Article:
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If I understood you correctly, what you are describing is really a new research result. You designed a new method, and using that new method on old data you discovered a new result. In retrospect you realize that you could have seen a hint of the new result with your old methods, but it was not obvious without your new way of approaching the problem.

A correction should generally be for an error that invalidates some result or conclusion. Here is a definition from the Physical Review style guide (this is a common journal from my field -- I realize this is isn't directly relevant for genetics, but I think the principle should be universal and it gives you an idea of what to look for in the journal you are interested in publishing in):

Errata: The Errata section contains notices regarding errors or omissions in papers previously published. Besides standard Errata, other categories of documents may appear in this section. Each has bidirectional links between the original article and the document in the Errata section. The category of the corrective document is indicated in its title and in the link from the original article. The standard Erratum is a statement by the authors of the original paper that briefly describes the correction(s) and, where appropriate, any effects on the conclusions of the paper.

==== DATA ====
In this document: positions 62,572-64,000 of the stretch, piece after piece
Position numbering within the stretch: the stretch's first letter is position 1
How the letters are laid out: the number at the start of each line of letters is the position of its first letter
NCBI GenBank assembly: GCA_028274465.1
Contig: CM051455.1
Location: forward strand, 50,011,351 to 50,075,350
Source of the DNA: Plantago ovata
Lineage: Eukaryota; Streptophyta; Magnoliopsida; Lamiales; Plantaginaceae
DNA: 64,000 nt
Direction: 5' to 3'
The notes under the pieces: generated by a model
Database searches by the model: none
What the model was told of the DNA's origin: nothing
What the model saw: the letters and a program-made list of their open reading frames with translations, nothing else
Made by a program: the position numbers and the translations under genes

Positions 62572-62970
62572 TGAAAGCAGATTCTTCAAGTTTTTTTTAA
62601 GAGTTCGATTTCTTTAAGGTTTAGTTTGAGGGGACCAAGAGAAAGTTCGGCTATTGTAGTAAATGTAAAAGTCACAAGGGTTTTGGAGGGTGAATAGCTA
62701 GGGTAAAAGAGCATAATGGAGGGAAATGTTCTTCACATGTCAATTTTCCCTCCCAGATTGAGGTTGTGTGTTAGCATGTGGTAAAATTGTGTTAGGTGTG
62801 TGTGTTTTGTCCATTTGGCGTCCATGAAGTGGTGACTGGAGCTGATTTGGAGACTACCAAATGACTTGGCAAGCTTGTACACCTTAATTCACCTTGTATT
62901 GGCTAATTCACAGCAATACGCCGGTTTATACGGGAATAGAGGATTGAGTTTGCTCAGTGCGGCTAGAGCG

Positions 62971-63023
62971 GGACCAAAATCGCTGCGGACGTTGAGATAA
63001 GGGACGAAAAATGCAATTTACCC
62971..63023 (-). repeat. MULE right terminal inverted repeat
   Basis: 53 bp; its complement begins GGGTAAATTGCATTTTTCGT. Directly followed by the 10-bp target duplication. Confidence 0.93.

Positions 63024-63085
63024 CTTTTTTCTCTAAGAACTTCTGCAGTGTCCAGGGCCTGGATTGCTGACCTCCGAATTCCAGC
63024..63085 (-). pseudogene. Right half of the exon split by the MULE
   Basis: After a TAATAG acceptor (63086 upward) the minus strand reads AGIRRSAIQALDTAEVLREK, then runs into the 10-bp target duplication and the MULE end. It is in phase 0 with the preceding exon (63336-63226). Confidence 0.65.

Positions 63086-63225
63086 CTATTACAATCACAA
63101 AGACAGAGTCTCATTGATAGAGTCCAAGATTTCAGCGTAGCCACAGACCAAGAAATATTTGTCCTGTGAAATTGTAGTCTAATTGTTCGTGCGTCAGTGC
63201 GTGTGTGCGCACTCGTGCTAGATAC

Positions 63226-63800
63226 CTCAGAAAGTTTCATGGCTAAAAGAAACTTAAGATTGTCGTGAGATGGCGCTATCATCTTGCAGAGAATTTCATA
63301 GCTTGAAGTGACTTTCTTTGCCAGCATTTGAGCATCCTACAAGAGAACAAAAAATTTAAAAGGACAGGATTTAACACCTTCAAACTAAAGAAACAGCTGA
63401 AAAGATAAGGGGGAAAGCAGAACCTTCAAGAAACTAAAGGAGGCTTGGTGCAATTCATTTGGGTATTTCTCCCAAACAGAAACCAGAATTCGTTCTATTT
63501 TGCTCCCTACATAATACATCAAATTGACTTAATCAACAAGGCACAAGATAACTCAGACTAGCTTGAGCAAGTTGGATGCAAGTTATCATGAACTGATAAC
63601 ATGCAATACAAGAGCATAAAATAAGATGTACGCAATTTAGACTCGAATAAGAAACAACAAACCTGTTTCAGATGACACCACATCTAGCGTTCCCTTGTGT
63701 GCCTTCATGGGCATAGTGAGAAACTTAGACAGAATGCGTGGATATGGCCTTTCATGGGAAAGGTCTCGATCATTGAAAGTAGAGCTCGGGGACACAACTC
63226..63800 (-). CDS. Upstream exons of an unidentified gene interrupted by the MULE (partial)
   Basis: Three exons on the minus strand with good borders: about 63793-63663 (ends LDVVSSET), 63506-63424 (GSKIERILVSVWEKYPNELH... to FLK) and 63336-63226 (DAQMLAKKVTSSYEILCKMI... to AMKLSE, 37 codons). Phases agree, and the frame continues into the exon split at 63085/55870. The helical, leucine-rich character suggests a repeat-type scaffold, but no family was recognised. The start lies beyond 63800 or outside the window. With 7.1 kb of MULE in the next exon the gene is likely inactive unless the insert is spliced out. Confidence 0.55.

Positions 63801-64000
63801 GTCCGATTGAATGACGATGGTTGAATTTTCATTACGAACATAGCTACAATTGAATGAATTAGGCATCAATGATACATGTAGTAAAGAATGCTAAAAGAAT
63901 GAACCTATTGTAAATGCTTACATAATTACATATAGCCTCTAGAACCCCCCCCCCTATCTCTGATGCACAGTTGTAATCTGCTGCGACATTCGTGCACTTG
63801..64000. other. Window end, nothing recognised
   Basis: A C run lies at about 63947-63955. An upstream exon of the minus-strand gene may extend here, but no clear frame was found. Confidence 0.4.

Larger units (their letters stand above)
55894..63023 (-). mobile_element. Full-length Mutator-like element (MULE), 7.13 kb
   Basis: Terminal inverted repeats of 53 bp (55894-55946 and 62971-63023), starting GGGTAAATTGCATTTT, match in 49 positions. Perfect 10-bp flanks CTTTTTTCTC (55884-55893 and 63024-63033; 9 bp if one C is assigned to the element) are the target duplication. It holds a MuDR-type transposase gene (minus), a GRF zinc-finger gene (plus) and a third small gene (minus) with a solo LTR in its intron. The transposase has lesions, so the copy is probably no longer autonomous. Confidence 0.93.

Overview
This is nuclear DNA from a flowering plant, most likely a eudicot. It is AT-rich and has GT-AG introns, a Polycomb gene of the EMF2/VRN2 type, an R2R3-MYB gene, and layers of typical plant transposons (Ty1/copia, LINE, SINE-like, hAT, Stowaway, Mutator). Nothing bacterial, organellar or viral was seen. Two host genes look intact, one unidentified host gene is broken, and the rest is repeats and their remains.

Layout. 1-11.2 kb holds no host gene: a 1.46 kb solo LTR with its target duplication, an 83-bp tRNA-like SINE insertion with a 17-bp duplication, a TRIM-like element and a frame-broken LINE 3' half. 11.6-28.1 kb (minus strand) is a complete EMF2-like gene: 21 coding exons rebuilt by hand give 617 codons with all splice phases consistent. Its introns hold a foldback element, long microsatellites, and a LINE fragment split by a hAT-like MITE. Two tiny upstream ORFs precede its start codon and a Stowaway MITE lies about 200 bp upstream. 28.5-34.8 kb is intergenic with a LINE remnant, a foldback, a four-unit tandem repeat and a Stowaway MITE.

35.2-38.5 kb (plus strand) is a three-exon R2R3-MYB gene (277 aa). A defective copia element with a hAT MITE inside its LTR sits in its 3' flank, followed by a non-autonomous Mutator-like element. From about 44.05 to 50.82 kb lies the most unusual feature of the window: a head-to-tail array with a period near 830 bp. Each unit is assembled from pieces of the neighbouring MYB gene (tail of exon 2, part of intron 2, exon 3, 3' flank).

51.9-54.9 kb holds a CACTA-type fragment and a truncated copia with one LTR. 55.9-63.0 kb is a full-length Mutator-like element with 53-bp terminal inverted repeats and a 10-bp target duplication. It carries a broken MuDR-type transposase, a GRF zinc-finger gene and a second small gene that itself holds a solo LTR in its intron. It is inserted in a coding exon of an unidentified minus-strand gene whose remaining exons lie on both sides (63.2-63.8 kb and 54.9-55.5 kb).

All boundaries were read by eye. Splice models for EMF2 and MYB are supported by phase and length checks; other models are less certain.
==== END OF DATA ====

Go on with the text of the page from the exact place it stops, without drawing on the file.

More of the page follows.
In this context I would interpret "omission" to mean "failing to mention an important piece of context" (eg: a reference, a crucial detail in the methods, a counterexample to a trend reported in the paper), and not new research on old data. There are several major disadvantages to publishing a correction, rather than a new paper: (a) most people probably won't notice the correction (far fewer people compared to a new paper), (b) the people who do notice will probably assume it was a mistake (which is neutral or negative), as opposed to what really happened, which is a new discovery enabled by improved methods (which is a clear positive).

If anything I think you should actually be excited about your result and want to tell people! I can think of two common approaches to this kind of situation:

  1. If the result by itself is interesting enough, you could write a follow-up paper which describes the new result.

  2. Otherwise, as part of a followup paper describing the new method applied to the new data set, you can have a section entitled something like "re-analysis of old data set" where you show how your new method enables a new insight.

In either case, I would suggest you describe both how you discovered the new insight with the new method, and how you could have seen hints of the result with the old methods (but it would have been harder). People like stories, and it sounds like this will tell the story of an interesting result and the power of your new method.

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When you find new information which adds a small amount to work that is already published, that new information should be published in a "comment" or "matters arising." Unfortunately, some journals do not publish such comments or matters arising.

If you use arXiv you can just update your preprint.